Add a smidgeon of washing up liquid (preferably for sensitive skin).
Start washing up, the mundane kicks in.
The mind clears and new thoughts and ideas appear.
Enjoy a second glass of wine to savour the moment.
Wednesday, December 16, 2009 10:40 AM
Travel is a pain. Few people would say that packing, schlepping to the airport, stripping down in front of strangers for security, and wedging yourself into a miniscule and uncomfortable airplane seat for hours is exactly the paragon of relaxation. Every day, though, people spend valuable vacation hours traveling.
It might not be fun, but travel contains “the secret tonic of creativity,” according to Jonah Lehrer in The San Francisco Panorama, the newest print journalistic experiment by McSweeney’s (and reprinted on Lehrer’s blog). The distance provided by travel, and the cultural differences that people are forced to encounter, have tangible cognitive benefits. Travelers are often more creative, and putting some distance between you and your problems makes them easier to solve. The research Lehrer cites gives credence to what Thomas Jefferson wrote more than 200 years ago: “Traveling makes men wiser, but less happy.”
Source: The San Francisco Panorama (via Science Blogs)
Image by DMahendra, licensed under Creative Commons.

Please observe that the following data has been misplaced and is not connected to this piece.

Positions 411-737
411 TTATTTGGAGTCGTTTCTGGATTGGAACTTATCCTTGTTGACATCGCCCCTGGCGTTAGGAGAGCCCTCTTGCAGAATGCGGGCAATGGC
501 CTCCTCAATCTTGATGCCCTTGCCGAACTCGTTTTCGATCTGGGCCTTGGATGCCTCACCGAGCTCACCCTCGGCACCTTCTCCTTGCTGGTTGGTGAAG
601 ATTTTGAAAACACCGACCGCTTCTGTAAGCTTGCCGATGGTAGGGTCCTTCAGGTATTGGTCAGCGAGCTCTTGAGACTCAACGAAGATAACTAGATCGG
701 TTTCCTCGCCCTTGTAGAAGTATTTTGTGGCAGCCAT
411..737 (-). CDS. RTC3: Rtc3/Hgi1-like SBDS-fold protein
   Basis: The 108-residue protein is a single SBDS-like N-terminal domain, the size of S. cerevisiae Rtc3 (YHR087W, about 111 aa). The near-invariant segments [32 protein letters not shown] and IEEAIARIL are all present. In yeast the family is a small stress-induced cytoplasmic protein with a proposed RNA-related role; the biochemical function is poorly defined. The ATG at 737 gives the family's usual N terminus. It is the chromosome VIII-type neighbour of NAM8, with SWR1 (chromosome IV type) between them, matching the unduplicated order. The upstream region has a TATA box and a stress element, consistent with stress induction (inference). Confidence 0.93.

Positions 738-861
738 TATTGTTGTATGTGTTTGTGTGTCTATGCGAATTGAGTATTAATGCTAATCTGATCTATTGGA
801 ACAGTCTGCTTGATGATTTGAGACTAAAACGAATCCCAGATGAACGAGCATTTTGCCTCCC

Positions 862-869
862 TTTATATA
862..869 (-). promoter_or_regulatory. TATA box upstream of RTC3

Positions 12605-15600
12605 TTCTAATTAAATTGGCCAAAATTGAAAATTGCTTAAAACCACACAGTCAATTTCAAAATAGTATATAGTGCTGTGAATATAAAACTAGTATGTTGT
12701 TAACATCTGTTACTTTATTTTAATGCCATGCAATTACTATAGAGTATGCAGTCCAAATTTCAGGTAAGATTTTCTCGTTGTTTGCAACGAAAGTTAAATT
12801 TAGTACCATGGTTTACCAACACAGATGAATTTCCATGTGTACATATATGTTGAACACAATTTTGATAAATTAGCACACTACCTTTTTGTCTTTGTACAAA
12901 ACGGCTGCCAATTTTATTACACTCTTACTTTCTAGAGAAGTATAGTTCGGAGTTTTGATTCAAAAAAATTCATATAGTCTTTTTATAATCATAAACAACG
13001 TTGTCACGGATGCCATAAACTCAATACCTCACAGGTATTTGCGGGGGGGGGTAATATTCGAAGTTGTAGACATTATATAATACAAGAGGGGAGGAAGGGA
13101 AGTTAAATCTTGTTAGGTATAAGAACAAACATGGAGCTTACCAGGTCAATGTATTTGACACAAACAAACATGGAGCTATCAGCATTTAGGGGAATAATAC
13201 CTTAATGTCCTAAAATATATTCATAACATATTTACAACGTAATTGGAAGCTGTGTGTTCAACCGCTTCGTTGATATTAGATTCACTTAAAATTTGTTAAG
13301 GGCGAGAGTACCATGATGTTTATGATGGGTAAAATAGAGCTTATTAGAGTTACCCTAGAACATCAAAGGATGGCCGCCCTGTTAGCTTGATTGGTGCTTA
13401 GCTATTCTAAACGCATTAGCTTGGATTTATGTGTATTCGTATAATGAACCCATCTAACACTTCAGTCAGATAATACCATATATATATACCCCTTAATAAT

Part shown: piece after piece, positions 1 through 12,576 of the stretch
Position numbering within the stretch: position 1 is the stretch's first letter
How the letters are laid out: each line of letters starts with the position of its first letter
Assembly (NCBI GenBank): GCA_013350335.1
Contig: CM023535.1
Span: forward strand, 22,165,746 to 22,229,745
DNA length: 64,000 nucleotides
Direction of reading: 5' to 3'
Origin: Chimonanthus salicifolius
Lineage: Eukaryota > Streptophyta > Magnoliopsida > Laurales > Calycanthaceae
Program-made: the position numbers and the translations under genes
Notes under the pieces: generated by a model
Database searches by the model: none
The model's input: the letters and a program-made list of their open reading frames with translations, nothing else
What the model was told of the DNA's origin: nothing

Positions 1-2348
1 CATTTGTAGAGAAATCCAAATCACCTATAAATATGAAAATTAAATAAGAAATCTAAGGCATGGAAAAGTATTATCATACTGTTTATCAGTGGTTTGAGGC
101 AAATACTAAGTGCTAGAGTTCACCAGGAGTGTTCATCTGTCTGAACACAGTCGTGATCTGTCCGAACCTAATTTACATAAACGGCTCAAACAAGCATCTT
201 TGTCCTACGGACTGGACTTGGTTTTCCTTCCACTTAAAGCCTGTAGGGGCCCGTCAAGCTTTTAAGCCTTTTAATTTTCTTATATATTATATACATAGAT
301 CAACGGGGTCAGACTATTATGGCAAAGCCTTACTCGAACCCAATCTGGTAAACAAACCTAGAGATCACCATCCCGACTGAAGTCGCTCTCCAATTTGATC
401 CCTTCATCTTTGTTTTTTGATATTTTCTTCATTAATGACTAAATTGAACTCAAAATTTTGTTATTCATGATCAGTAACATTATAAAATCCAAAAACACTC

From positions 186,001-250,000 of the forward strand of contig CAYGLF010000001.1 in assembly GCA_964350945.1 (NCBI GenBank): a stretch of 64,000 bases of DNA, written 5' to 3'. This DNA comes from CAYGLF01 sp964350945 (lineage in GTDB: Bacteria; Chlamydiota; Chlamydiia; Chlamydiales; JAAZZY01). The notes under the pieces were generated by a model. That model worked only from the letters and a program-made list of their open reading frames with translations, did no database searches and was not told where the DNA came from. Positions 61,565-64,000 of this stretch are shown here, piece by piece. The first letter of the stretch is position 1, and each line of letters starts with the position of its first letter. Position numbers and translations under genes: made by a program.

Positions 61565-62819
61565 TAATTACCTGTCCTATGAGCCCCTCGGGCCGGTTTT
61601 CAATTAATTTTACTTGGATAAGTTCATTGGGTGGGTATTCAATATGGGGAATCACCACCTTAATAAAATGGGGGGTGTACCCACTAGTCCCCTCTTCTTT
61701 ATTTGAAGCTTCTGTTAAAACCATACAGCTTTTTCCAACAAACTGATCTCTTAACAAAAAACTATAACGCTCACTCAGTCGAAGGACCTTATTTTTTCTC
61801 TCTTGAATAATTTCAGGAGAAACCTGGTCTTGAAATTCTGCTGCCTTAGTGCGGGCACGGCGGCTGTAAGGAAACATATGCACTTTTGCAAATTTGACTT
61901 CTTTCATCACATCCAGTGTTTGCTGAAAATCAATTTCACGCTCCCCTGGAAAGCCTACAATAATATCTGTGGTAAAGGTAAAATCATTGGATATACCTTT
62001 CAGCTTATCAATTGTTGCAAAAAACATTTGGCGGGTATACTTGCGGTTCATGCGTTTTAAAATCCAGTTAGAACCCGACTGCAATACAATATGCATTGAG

Friday, October 16, 2009 5:38 PM
The wisdom of crowds has become a modern motif, a “cultural mantra” adopted with zeal across party and discipline lines, Jonathan V. Last observes for In Character. Conservatives clicked with its endorsement of the free market; liberals connected with its egalitarian appeal. “And nearly everyone associated with the Internet glommed on because they understood that it was, in large part, an exaltation of the new medium that placed the World Wide Web near the center of an entire world view,” he writes.
However many good things have come from crowd-sourcing, though, Last cautions that we devalue the wisdom of individuals at our own peril. Sometimes, for example, crowds are fooled: Enron’s stock was valued at over $40/share just months before the company declared bankruptcy, he notes, proffering the parallel tale of six Cornell business school students who, studying Enron for a research project in 1998, “concluded that the company was a house of cards.”
What appears to be crowd consensus can also be skewed by a handful of vociferous or aggressive members. Those rating systems on sites like Amazon.com? “New research confirms what some may already suspect: Those ratings can easily be swayed by a small group of highly active users,” Kristina Grifantini reports for Technology Review.
For Last, the real loss is creativity: “Even if crowds can reach wise decisions, they don’t create,” he writes. “Genius and inspiration are the province of individuals.”
Sources: In Character, Technology Review
Friday, September 04, 2009 4:02 PM
Thinking about love makes people better at creative problem solving, while sex is more shortsighted. That's according to research highlighted by Miller-McCune. The idea is that love “is dreamy, and dreams are linked to creativity. Sex, on the other hand, is about achieving an immediate goal.”